The audience figure for this episode 6.4 million - a 24% share.
The audience rating for this episode was 5.2 million - a 20.1% share. This figure is slightly down on the first episode of the series.
This episode of Top Gear was watched by 6 million people - a 23% audience share. This figure made Top Gear the most popular programme in the 8pm slot, beating amongst others, Antiques Roadshow on BBC1.
Top Gear remains the most popular programme on BBC2.
Top Gear was criticised by the BBC Trust for showing what it regarded as "highly irresponsible" footage. The footage showed Jeremy Clarkson and James May drinking gin and tonic whilst travelling to the Magnetic North Pole by car. The scene "could be seen to glamorise the misuse of alcohol", according to the Trust.
Top Gear's Executive Producer, Andy Wilman, argued that as they were in international waters at the time, they were beyond the reach of any legislator. James May's response to the criticism was to tell the BBC Trust to "sod off".
The C-47 aeroplane which Jeremy and James came across, was there as a result of an incident on a take-off. Amazingly, all of the crew members walked away from the crash. The gun shot holes were not the result of some Cold War incident, but rather bored Arctic explorers who have come across their first non-snow/ice object in days and usually have weaponry on-hand (to deal with polar bears).
After the race was over, the presenters were air-lifted from the ice. The camera crews and support teams had to make the return journey across the ice.
Richard never actually reached the Magnetic North Pole. He was so far behind James and Jeremy, it was decided that the distance and poor communications made the journey unnecessary.
Sir Ranulph Fiennes O.B.E. was dismissed from the elite S.A.S. regiment of the British army. The reason - 'misuse of explosives'.
Residents of Castle Combe were outraged by plans to build a concrete dam for use in the filming of the 1967 film 'Dr. Doolittle.' The film was being shot in the village in Wiltshire, England. One of the outraged local's - a friend of Sir Ranulph - felt that the dam was an eyesore and was spoiling Castle Combe's reputation as one of the prettiest village's in England. Fiennes was persuaded to destroy the dam with explosives he had "left over" form a recent training exercise.
The pick-up truck driven by Jeremy and James is modified by specialist company, Arctic Trucks.
Jeremy Clarkson revealed in Series 10 Episode 10, that the reason he did not impose a penalty on Bille Piper for cutting corners during her fast lap, was due to the fact that on the day, she was wearing a see-through top.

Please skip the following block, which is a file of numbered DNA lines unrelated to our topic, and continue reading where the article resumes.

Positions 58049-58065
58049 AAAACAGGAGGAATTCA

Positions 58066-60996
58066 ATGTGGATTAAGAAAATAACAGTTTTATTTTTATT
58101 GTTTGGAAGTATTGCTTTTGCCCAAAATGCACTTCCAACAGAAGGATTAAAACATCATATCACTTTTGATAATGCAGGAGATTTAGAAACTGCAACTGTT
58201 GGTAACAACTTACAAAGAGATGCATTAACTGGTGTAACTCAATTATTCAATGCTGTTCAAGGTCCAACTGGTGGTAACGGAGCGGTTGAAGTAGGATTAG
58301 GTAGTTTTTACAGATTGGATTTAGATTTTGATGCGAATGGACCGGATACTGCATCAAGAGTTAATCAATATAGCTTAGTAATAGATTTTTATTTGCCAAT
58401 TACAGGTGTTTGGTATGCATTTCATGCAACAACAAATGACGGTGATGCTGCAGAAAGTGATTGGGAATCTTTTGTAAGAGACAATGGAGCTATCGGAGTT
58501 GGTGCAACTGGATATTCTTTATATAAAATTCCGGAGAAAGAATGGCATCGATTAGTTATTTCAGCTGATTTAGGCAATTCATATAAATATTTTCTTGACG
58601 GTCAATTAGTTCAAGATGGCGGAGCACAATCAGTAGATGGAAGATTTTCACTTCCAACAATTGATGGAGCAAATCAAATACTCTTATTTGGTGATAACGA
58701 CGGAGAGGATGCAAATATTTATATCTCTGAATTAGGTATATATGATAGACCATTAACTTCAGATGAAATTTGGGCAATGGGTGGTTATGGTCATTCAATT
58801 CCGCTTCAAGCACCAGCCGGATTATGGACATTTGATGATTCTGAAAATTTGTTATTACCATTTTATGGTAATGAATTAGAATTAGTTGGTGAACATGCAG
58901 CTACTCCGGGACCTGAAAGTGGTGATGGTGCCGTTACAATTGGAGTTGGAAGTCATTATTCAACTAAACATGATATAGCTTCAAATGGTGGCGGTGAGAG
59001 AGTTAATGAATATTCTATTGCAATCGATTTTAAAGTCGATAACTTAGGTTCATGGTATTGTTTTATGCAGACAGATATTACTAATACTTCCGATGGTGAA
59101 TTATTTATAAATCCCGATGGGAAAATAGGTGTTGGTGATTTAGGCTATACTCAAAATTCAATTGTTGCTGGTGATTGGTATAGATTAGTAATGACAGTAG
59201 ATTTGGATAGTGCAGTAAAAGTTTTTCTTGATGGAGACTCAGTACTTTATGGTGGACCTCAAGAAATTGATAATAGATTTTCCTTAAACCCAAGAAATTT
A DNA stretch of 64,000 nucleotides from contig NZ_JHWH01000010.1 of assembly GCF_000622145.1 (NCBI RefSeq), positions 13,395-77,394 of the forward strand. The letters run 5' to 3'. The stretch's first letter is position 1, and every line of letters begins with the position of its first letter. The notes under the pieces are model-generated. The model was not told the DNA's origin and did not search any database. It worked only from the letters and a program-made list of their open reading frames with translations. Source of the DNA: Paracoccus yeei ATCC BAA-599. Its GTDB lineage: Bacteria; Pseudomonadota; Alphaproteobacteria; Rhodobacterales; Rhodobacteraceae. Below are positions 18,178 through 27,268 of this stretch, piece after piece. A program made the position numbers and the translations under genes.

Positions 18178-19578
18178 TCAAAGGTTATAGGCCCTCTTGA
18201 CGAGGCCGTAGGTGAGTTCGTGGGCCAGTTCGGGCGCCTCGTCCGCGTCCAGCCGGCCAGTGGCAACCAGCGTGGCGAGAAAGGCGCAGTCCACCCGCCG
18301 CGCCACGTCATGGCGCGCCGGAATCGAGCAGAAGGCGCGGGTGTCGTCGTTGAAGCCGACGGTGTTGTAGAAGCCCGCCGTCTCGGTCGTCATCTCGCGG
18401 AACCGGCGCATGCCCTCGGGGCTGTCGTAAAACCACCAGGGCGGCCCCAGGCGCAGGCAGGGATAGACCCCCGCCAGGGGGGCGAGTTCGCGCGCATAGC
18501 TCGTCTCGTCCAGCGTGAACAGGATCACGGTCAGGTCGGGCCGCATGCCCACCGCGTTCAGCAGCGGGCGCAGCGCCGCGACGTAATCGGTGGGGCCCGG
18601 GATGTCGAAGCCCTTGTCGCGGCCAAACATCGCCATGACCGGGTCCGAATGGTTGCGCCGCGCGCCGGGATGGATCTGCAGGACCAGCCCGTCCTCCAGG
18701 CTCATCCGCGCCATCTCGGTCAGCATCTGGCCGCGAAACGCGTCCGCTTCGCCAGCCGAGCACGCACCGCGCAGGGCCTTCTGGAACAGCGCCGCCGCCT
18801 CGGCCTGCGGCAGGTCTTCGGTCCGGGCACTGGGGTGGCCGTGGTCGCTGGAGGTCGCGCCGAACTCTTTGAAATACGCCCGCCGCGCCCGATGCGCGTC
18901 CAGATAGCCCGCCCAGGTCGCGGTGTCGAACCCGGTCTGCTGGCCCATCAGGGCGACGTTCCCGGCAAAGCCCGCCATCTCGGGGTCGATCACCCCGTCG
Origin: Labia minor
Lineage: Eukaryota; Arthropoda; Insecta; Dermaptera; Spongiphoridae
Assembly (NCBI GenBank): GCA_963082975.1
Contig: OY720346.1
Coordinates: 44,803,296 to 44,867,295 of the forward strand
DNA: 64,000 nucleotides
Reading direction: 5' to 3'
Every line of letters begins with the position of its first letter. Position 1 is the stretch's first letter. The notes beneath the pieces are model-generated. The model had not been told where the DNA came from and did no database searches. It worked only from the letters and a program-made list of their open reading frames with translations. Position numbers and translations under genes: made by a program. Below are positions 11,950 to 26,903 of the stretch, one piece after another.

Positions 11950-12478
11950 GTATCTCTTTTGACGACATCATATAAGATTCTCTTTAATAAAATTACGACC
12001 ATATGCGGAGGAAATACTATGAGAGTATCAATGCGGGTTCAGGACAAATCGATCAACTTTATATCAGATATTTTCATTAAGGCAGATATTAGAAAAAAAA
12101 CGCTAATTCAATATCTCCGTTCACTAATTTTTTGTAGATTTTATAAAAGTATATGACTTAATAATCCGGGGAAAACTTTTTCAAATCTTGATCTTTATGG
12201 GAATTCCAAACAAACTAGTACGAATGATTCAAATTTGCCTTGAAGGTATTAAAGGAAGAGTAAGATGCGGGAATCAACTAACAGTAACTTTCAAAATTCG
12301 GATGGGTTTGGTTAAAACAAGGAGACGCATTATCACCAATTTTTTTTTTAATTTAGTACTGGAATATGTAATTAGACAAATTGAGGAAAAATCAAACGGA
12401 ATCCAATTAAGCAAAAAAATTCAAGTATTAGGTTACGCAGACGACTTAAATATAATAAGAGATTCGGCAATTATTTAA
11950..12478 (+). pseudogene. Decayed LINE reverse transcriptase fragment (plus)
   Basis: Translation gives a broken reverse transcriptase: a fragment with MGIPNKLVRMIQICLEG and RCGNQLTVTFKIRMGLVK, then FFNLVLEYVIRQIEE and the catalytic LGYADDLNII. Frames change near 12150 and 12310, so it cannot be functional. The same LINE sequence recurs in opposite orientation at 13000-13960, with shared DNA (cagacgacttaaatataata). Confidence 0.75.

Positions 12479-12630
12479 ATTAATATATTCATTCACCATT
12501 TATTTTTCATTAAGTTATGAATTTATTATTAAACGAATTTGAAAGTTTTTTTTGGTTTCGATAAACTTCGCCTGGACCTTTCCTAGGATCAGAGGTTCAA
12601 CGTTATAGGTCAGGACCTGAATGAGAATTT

The number plates of the three limos have consecutive numbers. Richard's is Q641 GFD; James's is Q642 GFD and Jeremy's is Q643 GFD.
Jeremy had to reduce the length of his Fiat Panda limo by seven feet, as it was too long to be allowed on public roads.
It did, eventually and inevitably, break into two pieces on the way to the Brit Awards.
The average audience figure for this episode was 8 million. At the beginning of the programme the audience was 7.2 million, peaking at 8.6 million.
The Brit Awards ceremony is the 'big night out' for the British music industry. The awards are not really taken seriously by anyone other than the British music industry, but are, to all intents and purposes, the most prestigious music awards in Britain.
The lack of credibility for these awards amongst the British public can be due in part, to the fact that the Spice Girls were once given an award for their 'outstanding contribution' to British music.
James May claimed in this episode that Phil Drabble was dead. He was in fact alive and well and living in Abbots Bromley, Staffordshire at the time this episode was shown. Mr. Drabble died on the 29th July 2007 at the age of 93.
The average viewing figure for this episode was 7.4 million, peaking at the end of the programme at 8 million.
The only piece of the shuttle to be recovered was the port-side wing. It now hangs in the Top Gear office.
Audience figures continue to climb for this series of Top Gear. This episode was watched by 7.4 million - an increase of 1.5 million on last week. The audience peaked at 7.9 million.
The first 'entrée' examined by the three presenters whilst exploring their road kill buffet was the remains of an armadillo (specifically a nine-banded armadillo). Armadillos were originally found in Texas but are now found as far east as Florida and South Carolina.
They have been found as far north as Nebraska. Their remains are frequently found on American highways because of a peculiar survival mechanism: when frightened, they will jump straight up. Unfortunately for an armadillo frightened by an oncoming vehicle, this means they will frequently jump straight up into the engine block of the car.
The audience figure for this episode was 6 million.